On a recent Sunday afternoon, a group of people came together for a "bath" out in a wooded area at the LSU Hilltop Arboretum.
And, while it's called bathing, no water was involved. Or bathtubs. And everyone kept their clothes on. Shoes, however, were optional.
Forest bathing, or shinrin-yoku (shinrin means forest, yoku means bath) as it is called in Japan, is immersing or "bathing" yourself in the forest to absorb the sights, sounds, aromas and textures.
It is not hiking. It is slowing down. Stopping. Taking in the surroundings with all of your senses.
“We want to pay attention to the minute details," said Scott Courtright, who conducted the session. "To listen, take in the smells and meditate.”
The excursion is planned for physical distancing, with Courtright speaking to participants through headphones so they can stay 6 feet apart.
Courtright, owner of Trinity Tree Consultants, first asked those assembled in the open-air pavilion to name their favorite tree and why. His, Courtright said, is the magnolia grandiflora, one of which grew in his grandparents’ yard in Bogalusa where he spent many summers.
For him, the giant magnolia tapped into memories: the fragrant smell of the blooms, the seedpods used for combat with playmates, and, most importantly, a safe place to climb and nestle in the branches.
“That tree was my escape from a parent situation (divorce) and from being picked on at school,” Courtright said.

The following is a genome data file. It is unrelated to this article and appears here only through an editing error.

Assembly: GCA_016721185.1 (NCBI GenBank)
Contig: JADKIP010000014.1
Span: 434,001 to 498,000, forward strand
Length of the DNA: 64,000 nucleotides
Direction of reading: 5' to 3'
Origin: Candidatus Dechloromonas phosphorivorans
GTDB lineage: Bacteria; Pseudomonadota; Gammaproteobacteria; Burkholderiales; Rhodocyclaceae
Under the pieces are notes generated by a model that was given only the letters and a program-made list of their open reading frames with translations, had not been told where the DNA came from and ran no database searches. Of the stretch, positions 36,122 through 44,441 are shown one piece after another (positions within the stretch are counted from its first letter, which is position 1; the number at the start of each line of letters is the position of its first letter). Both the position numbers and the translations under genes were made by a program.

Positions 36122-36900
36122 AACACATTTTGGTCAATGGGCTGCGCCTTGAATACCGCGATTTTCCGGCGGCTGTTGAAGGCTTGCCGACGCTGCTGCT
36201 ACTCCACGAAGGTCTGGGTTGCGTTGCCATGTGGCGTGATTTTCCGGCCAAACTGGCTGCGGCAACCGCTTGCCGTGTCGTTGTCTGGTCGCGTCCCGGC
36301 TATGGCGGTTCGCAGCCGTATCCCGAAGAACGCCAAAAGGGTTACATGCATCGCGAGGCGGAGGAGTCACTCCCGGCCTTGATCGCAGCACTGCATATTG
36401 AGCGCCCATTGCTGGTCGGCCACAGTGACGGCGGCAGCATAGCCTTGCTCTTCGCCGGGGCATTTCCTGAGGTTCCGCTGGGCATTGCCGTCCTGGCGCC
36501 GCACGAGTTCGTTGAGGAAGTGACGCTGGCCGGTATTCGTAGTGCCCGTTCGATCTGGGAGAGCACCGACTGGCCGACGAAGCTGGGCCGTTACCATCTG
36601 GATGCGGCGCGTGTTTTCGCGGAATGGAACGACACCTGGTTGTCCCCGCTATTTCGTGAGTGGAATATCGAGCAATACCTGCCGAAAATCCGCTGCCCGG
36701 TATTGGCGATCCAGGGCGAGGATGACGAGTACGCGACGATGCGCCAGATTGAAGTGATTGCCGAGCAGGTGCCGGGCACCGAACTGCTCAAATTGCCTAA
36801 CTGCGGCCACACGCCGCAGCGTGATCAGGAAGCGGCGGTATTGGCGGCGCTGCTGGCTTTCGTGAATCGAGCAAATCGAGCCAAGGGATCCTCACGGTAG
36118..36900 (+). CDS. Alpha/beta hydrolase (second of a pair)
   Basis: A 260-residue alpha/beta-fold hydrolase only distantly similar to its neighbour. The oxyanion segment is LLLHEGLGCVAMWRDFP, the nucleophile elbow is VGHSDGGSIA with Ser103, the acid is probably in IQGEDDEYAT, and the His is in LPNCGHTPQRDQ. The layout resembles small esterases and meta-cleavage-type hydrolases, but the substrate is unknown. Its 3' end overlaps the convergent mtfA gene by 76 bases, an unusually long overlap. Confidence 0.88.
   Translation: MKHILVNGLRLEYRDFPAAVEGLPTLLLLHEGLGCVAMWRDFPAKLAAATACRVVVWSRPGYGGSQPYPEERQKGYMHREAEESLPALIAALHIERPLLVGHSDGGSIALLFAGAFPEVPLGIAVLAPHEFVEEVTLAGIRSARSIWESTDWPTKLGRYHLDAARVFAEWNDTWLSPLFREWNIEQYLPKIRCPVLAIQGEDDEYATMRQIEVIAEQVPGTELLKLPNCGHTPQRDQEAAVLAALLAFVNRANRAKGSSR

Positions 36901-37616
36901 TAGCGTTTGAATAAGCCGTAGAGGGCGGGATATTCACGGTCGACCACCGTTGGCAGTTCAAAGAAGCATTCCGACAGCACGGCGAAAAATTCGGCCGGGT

Other participants shared their favorites: mimosa, dogwood, live oak — each tree bringing back fond memories from childhood.
“I try to tap into the nostalgic details of nature at the start of each walk,” Courtright said.
He plucked a leaf off a sassafras tree and crushed it. The "bathers" took in the smell — some said it reminded them of Froot Loops cereal. They learned the roots and bark were once used as the base for root beer. The crushed leaves are still used for gumbo file.
While relatively new in the U.S., the practice of forest bathing began in Japan in the early 1980s, when the Japanese Ministry of Agriculture, Forestry and Fisheries coined the term shinrin-yoku. The idea was to offer an antidote to tech burnout and to inspire residents to reconnect with and protect the country’s forests.
In the U.S., medical researchers who have studied the concept have demonstrated several benefits to health.
“Urban forests reduce health issues, such as respiratory diseases and skin cancer, and promote an active lifestyle which can reduce obesity,” Courtright said.
Stress and low physical activity are two of the leading contributors of premature death in developed nations, he said.
Researchers were able to document a decrease in blood pressure among forest bathers, partly due to relaxation. Also, he said, beneficial compounds found in forest settings, known as phytoncides, can reduce concentrations of stress hormones cortisol and adrenaline and enhance the activity of white-blood cells, boosting your immune system.
Some of the compounds are very distinctive, such as the scent of cedar.
Courtright, a self-described tree hugger, said a career in forestry made perfect sense to him.
“Unfortunately, I knew I wasn’t going to be able to make LSU Tiger Band work as a career,” he said with a laugh.
After working for various companies through the years as an arborist, he started his own company and carves out time to guide folks in forest bathing.
“When my family learned I was starting to do forest bathing classes, my son, 16, asked, ‘Is this a bunch of people who go into the woods who don’t wear clothes?’”
Nope. Nudity is not an option — at least not for Courtright's classes, several of which are scheduled at LSU AgCenter Botanic Garden on Essen Lane in Baton Rouge through Dec. 5. The cost is $20. Find out more at the LSU AgCenter Botanic Garden’s Facebook page.